Raise your hand if you like feel good Christmas movies. I thought so. You’ll find 12 short story versions of just that in My True Love Gave to Me.
I’ll admit it, I really like feel good Christmas movies. I like feel good movies in any season, but I really like those cheesy ones. I love cheese. This was the goal of editor Stephanie Perkins. She wanted a book to read like the Hallmark Channel. God bless her.
As with any short story collection, some are better than others. If your taste runs like mine – and whose wouldn’t? – you’ve got 4 excellent stories, 4 that are good enough, and 4 that would have made the collection better by their absence. As I type that I wonder if I’m being a little bit harsh, but I don’t think so. Here’s the rundown:
Midnights by Rainbow Rowell: This was my first introduction to Rowell. The story was entertaining, but not a page turner. All’s well that ends well, though. So it’s a keeper. And I’ll be picking up Rowell’s other novels at some point, too. My curiosity is peaked.
The Lady and the Fox by Kelly Link: A fairy tale but with a starlet mother who gives joints to her son. That was cynical, I apologize. The fairy tale bones are in this story, good wins. Love wins. But there’s a lot of muck to read through to find it. Meh.
Angels in the Snow by Matt de la Pena: One word. Amazing. Maybe even Ah. Maze. Ing. This story is written from the heart. Pena’s knows how to portray the craziness of family at a holiday. The fights, the food, the love. And he can portray hurt and friendship, and poverty, and hope, too. Really good at the hope part. I loved this story and will absolutely be looking for Matt de la Pena’s other work. Don’t miss this one.
Polaris is Where You’ll Find Me by Jenny Han: What would it be like to be an adopted child of Santa Claus? Hello?!? I know you asked the question yourself when you were a child. Warning, it might not be as wonderful as you supposed. But the elves will help you out.
It’s a Yuletide Miracle, Charlie Brown by Stephanie Perkins: This story was all over the place. I learned that it’s not just Catholics/Christians who are didactic in their fiction. Perkins makes it clear that Asheville, NC “loved anything organic” and I can totally get that. But later, North (the dude from the Christams tree lot. Cheesy, but it works!) interrupts the story with his driveling about the benefits of a real Christmas tree as opposed to a plastic one. Too didactic. Too preachy. Too much interruption to the story line! Which was otherwise good, but slow. I will say, bonus points to Perkins for having Marigold (our protagonist, and daughter of a pagan) happy that the boy has come into her apartment – to help set up the tree. She comments that he’s there “in the flesh” and that it makes her happy. Even when pagans stumble upon the Truth, it makes them happy. Gotta love it.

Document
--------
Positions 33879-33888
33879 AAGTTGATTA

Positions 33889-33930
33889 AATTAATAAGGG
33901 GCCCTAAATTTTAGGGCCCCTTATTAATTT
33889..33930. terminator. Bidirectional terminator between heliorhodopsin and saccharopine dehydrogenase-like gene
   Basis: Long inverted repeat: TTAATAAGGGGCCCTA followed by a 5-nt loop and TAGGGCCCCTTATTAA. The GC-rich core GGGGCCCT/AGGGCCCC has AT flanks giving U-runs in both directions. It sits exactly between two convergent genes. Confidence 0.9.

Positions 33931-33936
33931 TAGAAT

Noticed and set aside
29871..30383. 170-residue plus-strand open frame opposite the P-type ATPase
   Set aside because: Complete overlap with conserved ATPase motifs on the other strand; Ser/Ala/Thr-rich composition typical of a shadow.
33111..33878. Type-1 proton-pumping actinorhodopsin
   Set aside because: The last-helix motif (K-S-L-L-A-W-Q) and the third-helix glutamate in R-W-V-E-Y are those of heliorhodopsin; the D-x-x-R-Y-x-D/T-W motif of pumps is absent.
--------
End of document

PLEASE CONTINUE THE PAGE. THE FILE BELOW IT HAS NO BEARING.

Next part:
Your Temporary Santa by David Levithan: This story made me feel uncomfortable. I was privy to the thoughts and feelings of a young gay man as he goes to his boyfriend’s house on Christmsas Eve. Did I mention that he enters the house when everyone is asleep? and that he’s dressed as Santa? It’s for a good cause, this will be the youngest sister’s last year to believe in Santa and, by extension, believe in anything at all. Poor Santa! He is alone and broken and wants love more than anything. In the end, he crawls into bed with his boyfriend and cuddles. But it’s with a resignation that can’t be described as joyful. This story isn’t Hallmark material. But, I guess as Catholics we know that already.